Why confirm when you can learn...

Understanding the confirmation bias in marketing

Do you know why Religion is so comforting?

I know, asking this question is like opening a pandora’s box. But, honestly, have you ever thought about it? How does the same religious text comfort everyone and anyone who believes in it, regardless of class, gender, or economic background?

One of the most plausible explanations is that religion can be very subjective. Your interpretation of religion depends mainly on who you are and what you seek in life.

Similar to religion, in general, we tend to look for things that affirm our existing beliefs. Unfortunately, this tendency very easily turns into a bias known as The Confirmation Bias. It describes that we tend to focus on and give greater credence to evidence that fits our existing beliefs.

This bias explains how flat-earthers or anti-vaxxers can sustain their beliefs despite overwhelming evidence against them. Everyone with a socio-political opinion might also be guilty of indulging in this bias. For example, liberals or radicals (or anyone else) will only focus on evidence supporting their argument while either ignoring or dissing the proof that goes against their stand.

Conclusions drawn from such biased evidence can lead to some very problematic standpoints. Can you imagine what will happen when various individuals with such a standpoint come together? A group of people who are so engrossed in their own set of beliefs that they are not willing to listen to the other side. Sounds like trouble, right? Well, the good news is, if we want to, we can overcome this bias.

The first step of overcoming this bias is to look at why this happens. In some of my previous newsletters, I have mentioned that our brain uses shortcuts called heuristics. Although Confirmation Bias is not officially recognized as a heuristic, it helps our brain cut down on efforts. For example, forming new beliefs or explanations takes time, so our brain takes the path of least resistance and sticks to existing beliefs.

Another reason why this bias occurs is that it protects our self-esteem. Can you think of an instance when you were wrong about something? How did you feel then? Most people feel bad and unintelligent when their belief is questioned or worse when it is proved false. And, honestly, no one likes this feeling. This is why confirmation bias pries on groups as well. We tend to avoid people who challenge our beliefs and stick to the ones who validate them.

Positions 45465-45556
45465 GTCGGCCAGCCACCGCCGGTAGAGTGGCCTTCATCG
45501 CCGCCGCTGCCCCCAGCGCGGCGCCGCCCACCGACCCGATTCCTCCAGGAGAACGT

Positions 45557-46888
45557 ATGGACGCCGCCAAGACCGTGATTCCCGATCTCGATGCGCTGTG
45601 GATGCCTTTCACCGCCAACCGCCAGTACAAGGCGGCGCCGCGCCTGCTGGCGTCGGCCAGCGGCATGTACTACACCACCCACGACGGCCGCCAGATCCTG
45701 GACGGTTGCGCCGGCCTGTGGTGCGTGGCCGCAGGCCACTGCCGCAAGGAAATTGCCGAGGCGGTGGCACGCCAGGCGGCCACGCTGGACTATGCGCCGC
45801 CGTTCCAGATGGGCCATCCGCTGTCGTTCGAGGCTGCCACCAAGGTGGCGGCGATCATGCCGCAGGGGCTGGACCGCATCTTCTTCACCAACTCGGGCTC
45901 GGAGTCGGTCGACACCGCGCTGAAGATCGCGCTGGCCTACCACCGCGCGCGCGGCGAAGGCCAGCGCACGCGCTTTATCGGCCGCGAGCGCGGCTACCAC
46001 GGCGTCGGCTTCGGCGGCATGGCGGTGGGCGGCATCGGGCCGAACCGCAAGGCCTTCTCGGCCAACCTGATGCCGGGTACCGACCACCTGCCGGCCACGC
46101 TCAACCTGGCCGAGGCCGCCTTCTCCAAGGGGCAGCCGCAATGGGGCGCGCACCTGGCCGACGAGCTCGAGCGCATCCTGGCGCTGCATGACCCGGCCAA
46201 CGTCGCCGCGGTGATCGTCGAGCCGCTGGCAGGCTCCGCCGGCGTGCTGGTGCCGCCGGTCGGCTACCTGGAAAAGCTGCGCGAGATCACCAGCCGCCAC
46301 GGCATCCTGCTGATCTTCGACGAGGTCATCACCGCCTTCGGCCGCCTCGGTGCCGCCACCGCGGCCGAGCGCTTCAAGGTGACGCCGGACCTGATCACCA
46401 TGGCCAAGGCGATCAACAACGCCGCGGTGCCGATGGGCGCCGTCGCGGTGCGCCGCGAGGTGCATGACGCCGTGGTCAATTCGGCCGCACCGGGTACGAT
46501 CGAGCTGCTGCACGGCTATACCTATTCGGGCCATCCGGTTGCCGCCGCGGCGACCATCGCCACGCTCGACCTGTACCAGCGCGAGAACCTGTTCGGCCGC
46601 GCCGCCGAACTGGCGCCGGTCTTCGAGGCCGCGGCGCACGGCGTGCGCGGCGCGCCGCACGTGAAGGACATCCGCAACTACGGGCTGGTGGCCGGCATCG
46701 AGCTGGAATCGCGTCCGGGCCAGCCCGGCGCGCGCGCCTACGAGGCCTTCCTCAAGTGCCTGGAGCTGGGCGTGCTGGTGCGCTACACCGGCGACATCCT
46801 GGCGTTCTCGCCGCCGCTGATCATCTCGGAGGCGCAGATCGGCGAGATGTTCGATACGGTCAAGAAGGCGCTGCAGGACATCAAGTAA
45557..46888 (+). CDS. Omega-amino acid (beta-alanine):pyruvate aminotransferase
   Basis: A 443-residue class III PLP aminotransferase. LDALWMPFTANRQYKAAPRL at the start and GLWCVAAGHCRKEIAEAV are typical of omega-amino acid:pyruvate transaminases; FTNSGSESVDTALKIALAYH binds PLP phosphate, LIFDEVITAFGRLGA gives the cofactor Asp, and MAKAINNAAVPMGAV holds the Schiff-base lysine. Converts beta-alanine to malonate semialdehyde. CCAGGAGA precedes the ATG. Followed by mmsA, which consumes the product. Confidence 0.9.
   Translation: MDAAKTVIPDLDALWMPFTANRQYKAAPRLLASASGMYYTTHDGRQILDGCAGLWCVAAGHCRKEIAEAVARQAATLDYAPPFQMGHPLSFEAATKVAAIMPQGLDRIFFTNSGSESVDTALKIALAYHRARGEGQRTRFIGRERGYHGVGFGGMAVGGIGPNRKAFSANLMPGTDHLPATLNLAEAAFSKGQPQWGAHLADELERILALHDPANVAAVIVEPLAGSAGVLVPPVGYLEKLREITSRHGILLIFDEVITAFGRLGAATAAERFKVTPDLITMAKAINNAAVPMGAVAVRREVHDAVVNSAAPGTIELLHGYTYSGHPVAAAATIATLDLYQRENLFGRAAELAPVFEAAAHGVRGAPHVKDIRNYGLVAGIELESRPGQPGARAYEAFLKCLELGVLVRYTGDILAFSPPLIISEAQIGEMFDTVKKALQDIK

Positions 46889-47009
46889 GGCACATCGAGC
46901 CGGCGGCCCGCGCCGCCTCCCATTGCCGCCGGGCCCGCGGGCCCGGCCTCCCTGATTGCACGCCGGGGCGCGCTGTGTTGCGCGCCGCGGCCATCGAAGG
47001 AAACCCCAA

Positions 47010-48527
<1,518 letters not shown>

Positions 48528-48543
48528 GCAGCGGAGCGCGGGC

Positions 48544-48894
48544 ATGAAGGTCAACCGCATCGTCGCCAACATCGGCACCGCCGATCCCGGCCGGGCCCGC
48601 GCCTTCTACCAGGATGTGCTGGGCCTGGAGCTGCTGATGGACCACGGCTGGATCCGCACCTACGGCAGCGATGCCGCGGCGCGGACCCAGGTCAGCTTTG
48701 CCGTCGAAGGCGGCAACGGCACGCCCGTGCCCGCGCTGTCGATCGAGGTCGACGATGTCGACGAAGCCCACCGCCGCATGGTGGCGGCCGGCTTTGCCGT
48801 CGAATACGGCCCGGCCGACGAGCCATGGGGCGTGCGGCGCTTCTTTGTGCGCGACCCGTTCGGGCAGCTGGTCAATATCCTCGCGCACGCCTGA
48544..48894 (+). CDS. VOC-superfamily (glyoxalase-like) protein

Just like always, there is a reason why I am telling you about yet another bias. The confirmation bias has the potential to shape an individual’s or a group’s worldview. Don’t you think various brands and marketers would use such a strong bias to promote their products/services?

Here is how you can use the confirmation bias for your brand’s advantage -

(a) Highlight your solutions - Before you introduce your product/service, educate the customers about the problem and then highlight your answer to the given problem. When you make the customers aware of the problem, you build up a belief system in your customer. And when you introduce your product, it will confirm with the belief that already exists in your customers.

(b) Reinforce your brand image - Once you have achieved a certain level of brand awareness, you can use the confirmation bias to reiterate what your brand stands for. For example, irrespective of how healthy or unhealthy coca-cola products are, we always associate the brand with the feeling of happiness and bubbliness. This association has everything to do with how the brand portrays itself.

Thanks to the confirmation bias, most loyal customers begin to associate their identity with a particular brand. If you have ever crossed paths with a heavy Apple user, you know what I am talking about.

There are many other ways you can use confirmation bias to your advantage; however, you should be cognizant. This bias can sometimes act as a double agent; here is how -

  • Imaginary audience - Frequently, marketers or developers, due to confirmation bias, assume many factors about their audience. Unfortunately, working with these assumptions will be like throwing darts in the dark. What you can do instead is use strategies grounded in reality and data collected from the actual customers.

  • Unnecessary inventions -  Confirmation bais is the voice in your head that tells you not to wait for test results because you know what the outcome will be. While testing a new product or making creative changes, always ( I can’t stress enough) wait for the test results to check what works best with the customers.

Confirmation bias is innate to humans, but we can learn to work around the bias, as I have mentioned before. The best way to do that is by learning about the bias in-depth. The more you know, the better your decisions will be. So learn away, my friend, learn away!

Some quick takeaways -

(a) Confirmation Bias is our tendency to focus on and give greater credence to evidence that fits our existing beliefs.

(b) Confirmation bias can hinder the ability of decision-making, both in individuals and in groups.

(c) Confirmation bias occurs because it is a shortcut used by our brain, and also it helps us protect our self-esteem.

(d) It is a powerful bias that can be used to enhance a brand’s image.